Diversify Your Job Search

by Richard McMunn



When searching for a job most people use a few standard metrics to determine what jobs they search for and apply for. Some of these metrics include length of commute, the salary or pay offered for the job and the benefits the job offers such as dental, health, etc. In a booming job market job seekers can afford to be picky, but with a nationwide unemployment rate of nearly 8% it is not so easy to pick and choose these days. Here we will outline a few simple ways that you can diversify your job hunt and make not-so-standard choices in order to increase your chances of finding work.

Be Open to Moving or Commuting
While the national unemployment rate remains high different parts of the country have vastly different unemployment rates. This is true of different states, but also different parts of states and different cities within them. If you are focused on getting a job soon you should be open to commuting to your job or moving to an area with a lower unemployment rate and a higher demand for workers. Relocating is not always an easy choice but many people will not or cannot relocate even though it may mean less competition for work.

If you are open to moving or commuting try and find areas that are lacking your particular skillset. Some places have a need for welders, others have a need for lawyers, doctors or engineers. Do some research beforehand to find a place that is in desperate need of your skills and you will be able to secure work much more quickly.

Look for Short Term Positions
While many unemployed workers will take anything, others may turn up their nose at short term positions hoping something more long term will come along. This is not a good strategy. First of all, something else may not come along soon and if you are in need of work and cash flow it is imperative to start work soon.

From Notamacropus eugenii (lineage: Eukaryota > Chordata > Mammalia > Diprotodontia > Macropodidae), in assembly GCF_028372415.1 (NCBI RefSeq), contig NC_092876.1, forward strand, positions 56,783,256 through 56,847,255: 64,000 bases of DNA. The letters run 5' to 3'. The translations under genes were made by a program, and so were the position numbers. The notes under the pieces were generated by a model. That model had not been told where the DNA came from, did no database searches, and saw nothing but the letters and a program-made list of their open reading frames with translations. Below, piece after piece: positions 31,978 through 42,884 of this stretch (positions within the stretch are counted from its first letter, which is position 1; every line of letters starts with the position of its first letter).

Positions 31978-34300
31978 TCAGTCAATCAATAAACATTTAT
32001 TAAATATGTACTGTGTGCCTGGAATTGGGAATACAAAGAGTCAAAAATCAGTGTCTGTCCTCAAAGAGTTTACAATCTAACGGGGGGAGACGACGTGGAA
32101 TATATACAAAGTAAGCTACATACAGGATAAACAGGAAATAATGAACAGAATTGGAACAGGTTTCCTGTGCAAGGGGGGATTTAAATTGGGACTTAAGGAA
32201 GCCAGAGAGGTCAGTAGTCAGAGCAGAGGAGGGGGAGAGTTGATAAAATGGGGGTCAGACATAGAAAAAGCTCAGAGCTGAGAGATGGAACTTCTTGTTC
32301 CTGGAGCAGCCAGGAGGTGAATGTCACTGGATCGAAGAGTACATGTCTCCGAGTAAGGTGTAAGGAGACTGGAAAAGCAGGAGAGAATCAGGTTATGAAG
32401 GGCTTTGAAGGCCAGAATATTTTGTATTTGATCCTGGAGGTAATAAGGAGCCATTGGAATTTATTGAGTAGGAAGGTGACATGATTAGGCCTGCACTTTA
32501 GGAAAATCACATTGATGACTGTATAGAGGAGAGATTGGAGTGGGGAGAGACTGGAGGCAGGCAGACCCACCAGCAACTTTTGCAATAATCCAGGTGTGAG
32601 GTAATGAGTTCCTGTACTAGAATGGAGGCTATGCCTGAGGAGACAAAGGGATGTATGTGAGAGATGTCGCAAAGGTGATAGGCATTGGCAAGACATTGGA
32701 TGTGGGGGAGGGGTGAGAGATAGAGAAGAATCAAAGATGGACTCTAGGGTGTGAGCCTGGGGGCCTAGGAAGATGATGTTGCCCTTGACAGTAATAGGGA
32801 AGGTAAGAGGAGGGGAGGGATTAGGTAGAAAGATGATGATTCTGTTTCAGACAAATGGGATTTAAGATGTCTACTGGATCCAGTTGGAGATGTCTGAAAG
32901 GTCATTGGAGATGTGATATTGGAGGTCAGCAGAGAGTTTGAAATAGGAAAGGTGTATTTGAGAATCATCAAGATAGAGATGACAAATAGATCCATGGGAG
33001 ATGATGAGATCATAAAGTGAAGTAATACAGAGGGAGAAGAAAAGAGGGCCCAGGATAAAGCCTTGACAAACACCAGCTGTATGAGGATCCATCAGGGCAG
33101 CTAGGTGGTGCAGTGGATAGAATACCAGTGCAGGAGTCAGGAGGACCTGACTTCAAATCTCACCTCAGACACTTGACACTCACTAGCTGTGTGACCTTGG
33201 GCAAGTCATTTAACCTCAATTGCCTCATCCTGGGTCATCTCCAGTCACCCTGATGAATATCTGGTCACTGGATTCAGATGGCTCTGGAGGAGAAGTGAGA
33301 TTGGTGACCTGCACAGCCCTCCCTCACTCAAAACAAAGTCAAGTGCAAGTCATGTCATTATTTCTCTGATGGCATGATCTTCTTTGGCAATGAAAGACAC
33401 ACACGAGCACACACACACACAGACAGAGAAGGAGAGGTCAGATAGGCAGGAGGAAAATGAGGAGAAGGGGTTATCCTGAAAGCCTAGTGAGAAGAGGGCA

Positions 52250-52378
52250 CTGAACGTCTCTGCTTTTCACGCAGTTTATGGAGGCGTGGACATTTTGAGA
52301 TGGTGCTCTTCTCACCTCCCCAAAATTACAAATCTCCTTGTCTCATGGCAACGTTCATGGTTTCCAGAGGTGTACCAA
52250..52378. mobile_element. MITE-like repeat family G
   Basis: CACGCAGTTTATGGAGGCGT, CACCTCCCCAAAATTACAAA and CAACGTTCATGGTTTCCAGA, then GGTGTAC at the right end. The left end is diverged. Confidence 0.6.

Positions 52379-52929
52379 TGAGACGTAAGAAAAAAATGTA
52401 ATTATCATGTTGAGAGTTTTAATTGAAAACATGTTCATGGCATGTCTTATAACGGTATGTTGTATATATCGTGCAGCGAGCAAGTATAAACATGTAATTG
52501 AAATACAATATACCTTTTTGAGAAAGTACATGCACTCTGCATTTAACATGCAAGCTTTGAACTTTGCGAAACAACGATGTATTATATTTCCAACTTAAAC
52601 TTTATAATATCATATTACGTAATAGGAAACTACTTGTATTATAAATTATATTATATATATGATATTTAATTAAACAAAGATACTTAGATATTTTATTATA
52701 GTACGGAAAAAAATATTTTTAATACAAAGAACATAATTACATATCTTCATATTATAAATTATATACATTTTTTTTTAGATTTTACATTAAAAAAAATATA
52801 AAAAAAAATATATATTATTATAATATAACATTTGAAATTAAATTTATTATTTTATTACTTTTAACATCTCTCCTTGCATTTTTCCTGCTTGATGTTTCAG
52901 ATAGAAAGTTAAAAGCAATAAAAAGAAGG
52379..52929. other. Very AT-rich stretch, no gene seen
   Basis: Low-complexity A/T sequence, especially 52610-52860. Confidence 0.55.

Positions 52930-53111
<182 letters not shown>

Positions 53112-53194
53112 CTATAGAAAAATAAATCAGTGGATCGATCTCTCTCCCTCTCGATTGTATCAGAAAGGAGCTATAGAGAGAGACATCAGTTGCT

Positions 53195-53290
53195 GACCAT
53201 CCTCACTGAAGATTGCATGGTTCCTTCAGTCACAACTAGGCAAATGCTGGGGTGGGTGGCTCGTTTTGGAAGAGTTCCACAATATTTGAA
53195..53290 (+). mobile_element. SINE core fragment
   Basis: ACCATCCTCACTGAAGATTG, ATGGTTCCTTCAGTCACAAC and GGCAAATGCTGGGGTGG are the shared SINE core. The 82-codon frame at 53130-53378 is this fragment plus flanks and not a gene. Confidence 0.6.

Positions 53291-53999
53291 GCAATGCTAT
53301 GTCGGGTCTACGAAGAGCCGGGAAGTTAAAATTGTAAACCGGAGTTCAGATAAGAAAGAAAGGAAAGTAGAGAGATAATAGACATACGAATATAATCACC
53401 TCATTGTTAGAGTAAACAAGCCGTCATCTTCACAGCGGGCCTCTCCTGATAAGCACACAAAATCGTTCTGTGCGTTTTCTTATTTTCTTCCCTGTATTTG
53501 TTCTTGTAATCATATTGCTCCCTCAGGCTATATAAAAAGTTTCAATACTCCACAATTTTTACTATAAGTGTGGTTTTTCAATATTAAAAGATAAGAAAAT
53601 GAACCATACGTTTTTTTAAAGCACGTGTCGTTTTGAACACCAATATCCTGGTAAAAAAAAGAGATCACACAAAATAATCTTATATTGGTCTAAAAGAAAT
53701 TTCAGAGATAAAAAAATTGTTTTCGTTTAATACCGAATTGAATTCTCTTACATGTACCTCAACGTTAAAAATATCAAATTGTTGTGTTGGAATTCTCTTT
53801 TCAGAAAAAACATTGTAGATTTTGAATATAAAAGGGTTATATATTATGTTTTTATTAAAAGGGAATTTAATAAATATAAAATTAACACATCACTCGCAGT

Short term or seasonal positions will pay the bills and possibly get you some sort of health and dental insurance, while at the same time being a springboard for a more long term position. The moral of the story is be open to any position, big or small, and you will be one step ahead of many of your competitors.

Take a Position Below Your Pay Rate
Nobody wants to believe that their skills may be less valuable than they once were. However, in a struggling economy with rapidly changing industry and work conditions many worker's skills are in less demand and therefore less valuable. In order to make sure that you are hire-able you may have to drop your expectations of pay.

Many positions simply are not as lucrative as they once were due to market conditions, and facing this reality is much easier than staying in the job market without success for a long period of time. You may be able to receive a raise at a later period, but if the goal is getting hired lowering your pay rate may help.

Posted by Steve Brady